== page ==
15 Listening Strategies for Better Communication

While listening is an innate ability, it can be developed into a skill by a conscious and deliberate application of certain strategies which greatly enhance its effectiveness. From childhood itself, good listening habits could be inculcated through listening to a story, to music, or to a song. The child will then be more receptive, and later, respond effectively to training in more advanced listening strategies. A few of these strategies are considered here:

1. Preparation for Listening

The environment must be made conducive to listening. Noise and disturbance can be kept out by closing doors, or using a soundproof room. Suitable arrangements for microphones and stationery should be made in advance. Interruptions must be prevented. By these means, the physical barriers can be eliminated, and the listener can focus his attention on the speaker.

2. Background Knowledge

The listener should train himself to listen intelligently, bearing in mind the speaker, the topic and the situation.

3. Reorganize the Material in His Mind

The listener should be able to recognize patterns used by the speaker, and should be able to identify the main / central point, and supporting points; s/he should re-organize the material in his mind according to certain headings so as to facilitate recall.

4. Focusing on the Speaker‘s Matter Rather Than Manner

The listener should not be prejudiced by the personal or behavioural traits of the speaker or his style, but should focus on the content, intent, and argument of the ‘message‘.

5. Listening Actively

Listening actively also involves being considerate to the speaker and empathising with him. By adopting an alert listening pose, the listener puts the speaker at his ease and places him in a better position to formulate and express his ideas. The listener should have a positive attitude towards a talk, believing that in every talk there is always at least one point or idea that will be of value and special significance to him.

6. Listen with Complete Concentration

The listener should learn to differentiate between argument and evidence; idea and example; fact and opinion. He should attempt to pick out and paraphrase the important points while disregarding unimportant ones.

7. Interaction

Interaction and participation in a discussion, no doubt render the listening process more fruitful; but the following points must be observed:

  • Allow the speaker to finish what he is saying before you begin to talk. Do not interrupt.
  • Do not disturb the speaker by indulging in some undesirable form of activity, like talking to the person next to you, looking at your watch, or walking out, or appearing uninterested or distracted.
  • Do not contradict the speaker.
  • Do not let your mind move on to anticipate what is going to be said next – just listen carefully to what the speaker is actually saying. If you are busy planning your replies, you are likely to miss important points, and make irrelevant or stupid statements.
  • Avoid passing comments or making remarks while the speaker is speaking.
  • Only one person should speak at a time.
  • Be open to new ideas, ask questions, seeking clarification of meaning, ideas, and thoughts; or to gather additional information, or to direct the flow of the conversation.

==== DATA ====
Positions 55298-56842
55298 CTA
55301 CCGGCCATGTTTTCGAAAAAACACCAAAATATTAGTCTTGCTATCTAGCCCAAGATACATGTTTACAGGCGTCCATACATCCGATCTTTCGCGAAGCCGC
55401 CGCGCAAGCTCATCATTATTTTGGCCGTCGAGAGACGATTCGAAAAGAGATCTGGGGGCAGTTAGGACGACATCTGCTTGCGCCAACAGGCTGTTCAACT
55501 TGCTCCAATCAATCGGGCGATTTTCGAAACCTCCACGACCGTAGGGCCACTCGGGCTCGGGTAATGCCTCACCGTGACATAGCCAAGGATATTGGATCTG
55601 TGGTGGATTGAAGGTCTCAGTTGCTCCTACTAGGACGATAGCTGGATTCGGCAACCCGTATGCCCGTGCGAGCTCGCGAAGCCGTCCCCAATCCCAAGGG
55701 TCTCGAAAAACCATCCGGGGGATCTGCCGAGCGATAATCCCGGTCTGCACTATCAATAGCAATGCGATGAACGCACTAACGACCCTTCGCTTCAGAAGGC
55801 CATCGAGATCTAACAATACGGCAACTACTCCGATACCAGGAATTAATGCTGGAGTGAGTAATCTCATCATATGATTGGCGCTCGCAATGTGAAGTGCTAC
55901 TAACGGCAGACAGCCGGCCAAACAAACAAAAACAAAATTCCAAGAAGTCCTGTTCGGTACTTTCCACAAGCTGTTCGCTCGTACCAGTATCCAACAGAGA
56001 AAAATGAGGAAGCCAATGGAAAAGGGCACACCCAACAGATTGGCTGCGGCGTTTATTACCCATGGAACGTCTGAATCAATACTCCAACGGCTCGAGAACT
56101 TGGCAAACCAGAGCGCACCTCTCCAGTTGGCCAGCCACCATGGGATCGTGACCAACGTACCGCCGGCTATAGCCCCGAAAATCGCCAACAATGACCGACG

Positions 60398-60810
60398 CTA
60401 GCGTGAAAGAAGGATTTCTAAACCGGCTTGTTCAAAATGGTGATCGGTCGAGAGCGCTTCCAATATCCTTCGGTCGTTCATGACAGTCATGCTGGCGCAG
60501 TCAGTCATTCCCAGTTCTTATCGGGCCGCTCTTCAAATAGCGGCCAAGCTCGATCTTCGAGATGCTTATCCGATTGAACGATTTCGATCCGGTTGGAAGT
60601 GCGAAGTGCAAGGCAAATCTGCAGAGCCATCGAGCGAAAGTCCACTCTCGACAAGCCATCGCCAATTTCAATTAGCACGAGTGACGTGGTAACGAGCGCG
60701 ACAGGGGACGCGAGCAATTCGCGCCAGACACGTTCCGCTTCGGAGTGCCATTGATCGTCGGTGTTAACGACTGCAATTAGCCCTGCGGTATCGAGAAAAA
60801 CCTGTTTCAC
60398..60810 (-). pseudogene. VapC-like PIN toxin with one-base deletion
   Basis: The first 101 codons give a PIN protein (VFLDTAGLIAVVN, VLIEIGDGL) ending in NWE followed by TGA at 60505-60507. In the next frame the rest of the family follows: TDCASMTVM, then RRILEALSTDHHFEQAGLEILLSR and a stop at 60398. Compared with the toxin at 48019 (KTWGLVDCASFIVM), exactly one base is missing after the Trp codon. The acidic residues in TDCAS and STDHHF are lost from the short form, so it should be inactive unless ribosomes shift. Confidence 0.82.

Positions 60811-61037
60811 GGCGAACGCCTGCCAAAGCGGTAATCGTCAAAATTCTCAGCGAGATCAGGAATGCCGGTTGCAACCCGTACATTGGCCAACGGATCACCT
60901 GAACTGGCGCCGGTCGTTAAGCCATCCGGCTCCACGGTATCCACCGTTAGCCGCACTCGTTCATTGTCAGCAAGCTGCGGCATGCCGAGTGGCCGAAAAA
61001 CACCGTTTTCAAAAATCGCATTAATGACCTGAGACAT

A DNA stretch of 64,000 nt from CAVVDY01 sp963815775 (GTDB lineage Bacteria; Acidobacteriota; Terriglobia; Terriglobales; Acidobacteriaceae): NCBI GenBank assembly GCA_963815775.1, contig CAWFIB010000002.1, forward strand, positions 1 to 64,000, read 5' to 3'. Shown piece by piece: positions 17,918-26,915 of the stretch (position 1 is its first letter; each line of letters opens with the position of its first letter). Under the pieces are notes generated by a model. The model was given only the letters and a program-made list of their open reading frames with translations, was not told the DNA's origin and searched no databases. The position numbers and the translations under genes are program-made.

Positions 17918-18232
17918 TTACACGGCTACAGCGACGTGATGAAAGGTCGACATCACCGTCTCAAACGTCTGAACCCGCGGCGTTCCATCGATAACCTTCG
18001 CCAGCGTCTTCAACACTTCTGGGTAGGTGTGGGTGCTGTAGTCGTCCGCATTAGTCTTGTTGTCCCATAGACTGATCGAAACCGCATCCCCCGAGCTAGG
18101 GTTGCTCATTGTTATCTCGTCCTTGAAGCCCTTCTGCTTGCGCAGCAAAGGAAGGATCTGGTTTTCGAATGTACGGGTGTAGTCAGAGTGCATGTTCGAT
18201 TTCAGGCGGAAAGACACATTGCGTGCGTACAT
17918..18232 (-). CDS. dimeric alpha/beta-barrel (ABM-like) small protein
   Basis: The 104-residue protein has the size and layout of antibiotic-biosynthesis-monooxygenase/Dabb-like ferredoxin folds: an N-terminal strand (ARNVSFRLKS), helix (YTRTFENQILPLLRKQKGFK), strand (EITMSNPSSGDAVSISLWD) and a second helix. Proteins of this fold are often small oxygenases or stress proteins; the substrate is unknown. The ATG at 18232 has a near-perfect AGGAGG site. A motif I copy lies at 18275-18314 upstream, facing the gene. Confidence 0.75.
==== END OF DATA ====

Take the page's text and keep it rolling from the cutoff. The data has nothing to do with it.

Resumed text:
8. Patience

Do not get restless or impatient. Be careful not to lose your temper.

9. Motivation

The experience of listening is more rewarding if the listener is motivated and interested. Confidence and trust in the speaker are necessary.

10. Introspection

The listener must honestly examine his existing listening habits, and consider whether he can improve upon them.

11. Provide Positive Feedback

By maintaining eye contact, using proper facial expressions, nodding from time to time, leaning forward, and so on, you put the speaker at his ease, encourage him and thus enable him to give of his best.

12. Listen for Vocal or Non-Verbal Cues

By noting the speaker‘s tone of voice or facial expressions, it is possible to get at his meaning more effectively. Pay attention to what the speaker says as much as to what he leaves unsaid.

13. Make Good Use of the Time-gap Between Speaking and Thinking

Spend this ‘extra’ time reflecting on what the speaker is saying. You could even jot down points or make brief notes on selected topics. Make a kind of mental summary, and evaluate what is being said. You may anticipate what the speaker is going to say next, but it is necessary to listen carefully to find out whether it is exactly what you expected or whether there is some difference. If there is a difference, it is important to consider what the difference is, and the reason for it.

14. Practice your Listening Skills

Train yourself to use your listening skills every time you have occasion to listen. Do not abandon the task of listening, especially if you find it difficult. Listening is an act of the will as much as a matter of habit. It depends on mental conditioning. Willingness to make an effort, therefore, matters.

15. Adapting to Different Communication Events

Effective listening includes the ability to adapt to several communication events, involving intercultural communication situations. The listener must be aware of factors like culture, gender, race, status, etc., and not allow them to adversely affect his listening. In this connection, tolerance, patience, and empathy are important.

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